Geekerella

geekerellaby Ashley Poston
First sentence: “The stepmonster is at it again.”
Support your local independent bookstore: buy it now!
Release date: April 4, 2017
Review copy provided by the publisher.
Content: There’s some emotional abuse, and some mild swearing (a couple of s-words). It will be in the YA section (grades 6-8) of the bookstore.

Elle Wittimer’s mother died when she was little, and her father remarried to a woman with two daughters. He died a few years after that, leaving Elle alone with her step-mother and -sisters. She lives for the show that she and her father loved, Starfield (a sci-fi TV show that got canceled). It’s being rebooted into a movie, starring a teen heartthrob (do people even say that anymore?) Darien Freeman, whom Elle doesn’t think is a worthy replacement for the ship commander, Carmindor.

Darien has his own issues: he’s a geek himself, adoring Starfield. But, his acting career (managed by his father), has gone the way of teen soaps, and he’s garnered a legion of screaming, swooning fans. Which, of course, means that that Real Fans of Starfield are suspicious.

It’s not coming through yet, but this is an incredibly clever retelling of Cinderella. There’s no magic, just pure and simple fun. But it’s also incredibly clever the way Poston wove the familiar elements of the tale in. From the vegan taco truck, The Magic Pumpkin, to the glass slippers, it’s all there. Some of the characters are stereotypes, but others are surprising, and I loved the world and the show that Poston created.

It’s such a fun, fun book.

 

Traitor to the Throne

traitortothethroneby Alwyn Hamilton
First sentence: “Once, in the desert kingdom of Miraji, there was a young prince who wanted his father’s throne.”
Support your local independent bookstore: buy it there!
Others in the series: Rebel of the Sands
Review copy provided by the publisher.
Content: There’s some almost off screen sexytimes and a lot of violence. It’ll be in the YA section (grades 6-8) of the bookstore.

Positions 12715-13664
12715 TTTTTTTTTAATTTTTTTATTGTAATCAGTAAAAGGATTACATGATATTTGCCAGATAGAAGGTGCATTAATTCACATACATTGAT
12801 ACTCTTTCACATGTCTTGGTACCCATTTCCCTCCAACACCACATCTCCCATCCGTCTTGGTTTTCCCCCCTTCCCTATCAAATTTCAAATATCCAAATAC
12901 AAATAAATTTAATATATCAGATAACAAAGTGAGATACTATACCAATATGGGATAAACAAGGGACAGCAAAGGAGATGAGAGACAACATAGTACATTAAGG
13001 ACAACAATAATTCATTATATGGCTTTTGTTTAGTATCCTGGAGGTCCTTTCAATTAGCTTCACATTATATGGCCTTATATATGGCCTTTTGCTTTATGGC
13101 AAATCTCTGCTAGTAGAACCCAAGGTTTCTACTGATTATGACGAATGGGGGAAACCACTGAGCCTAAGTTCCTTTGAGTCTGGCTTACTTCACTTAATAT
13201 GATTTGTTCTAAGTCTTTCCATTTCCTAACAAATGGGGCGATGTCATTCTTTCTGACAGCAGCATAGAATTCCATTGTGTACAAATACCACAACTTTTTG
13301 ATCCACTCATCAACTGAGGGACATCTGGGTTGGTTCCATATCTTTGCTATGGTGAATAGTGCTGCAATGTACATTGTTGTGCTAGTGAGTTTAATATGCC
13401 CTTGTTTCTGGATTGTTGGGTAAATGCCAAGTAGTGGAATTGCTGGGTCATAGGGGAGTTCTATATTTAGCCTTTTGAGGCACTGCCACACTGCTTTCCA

It’s been a bit since Amani has joined the Rebel Prince to try and claim the throne from his father, the Sultan. Things aren’t going so great for them; they’ve had several setbacks and it’s starting to seem hopeless. Then Amani is kidnapped by her aunt and sold to the Sultan. Suddenly, it looks like things might be turning around for the rebellion.

Of course, it’s not as easy as it seems: the Sultan is crafty and conniving, and Amani finds herself more than under his control; she’s stuck in the haram trying to find a way out. And all she can hope is that she comes out on the winning side.

It took me a bit to get back into the world, to remember what I really liked about Rebel of the Sands, but once I got going, I found I couldn’t put this one down.  I loved Amani’s fierce style, her problem-solving, and the way she was able to make plans, even under the direst of circumstances. There wasn’t as much of her and Jin, and he was more in the background of this book, but I did enjoy the moments when he did show up.

Mostly what this book was about was the politics of leadership: what makes a good ruler, how firm or fierce one should be, and the reasons subjects do or don’t follow one. I found that part fascinating.

I am definitely committed to the story line, and curious about where Amani and her rebel friends will go next.

Caraval

caravalby Stephanie Garber
First sentence: “It took seven years to get the letter right.”
Support your local independent bookstore: buy it there!
Release date: January 31, 2017
Review copy provided by the publisher.
Content: There’s some domestic abuse and an almost-rape. If the reader is sensitive to those topics, then this probably isn’t for them. It will be in the YA section (grades 6-8) of the bookstore.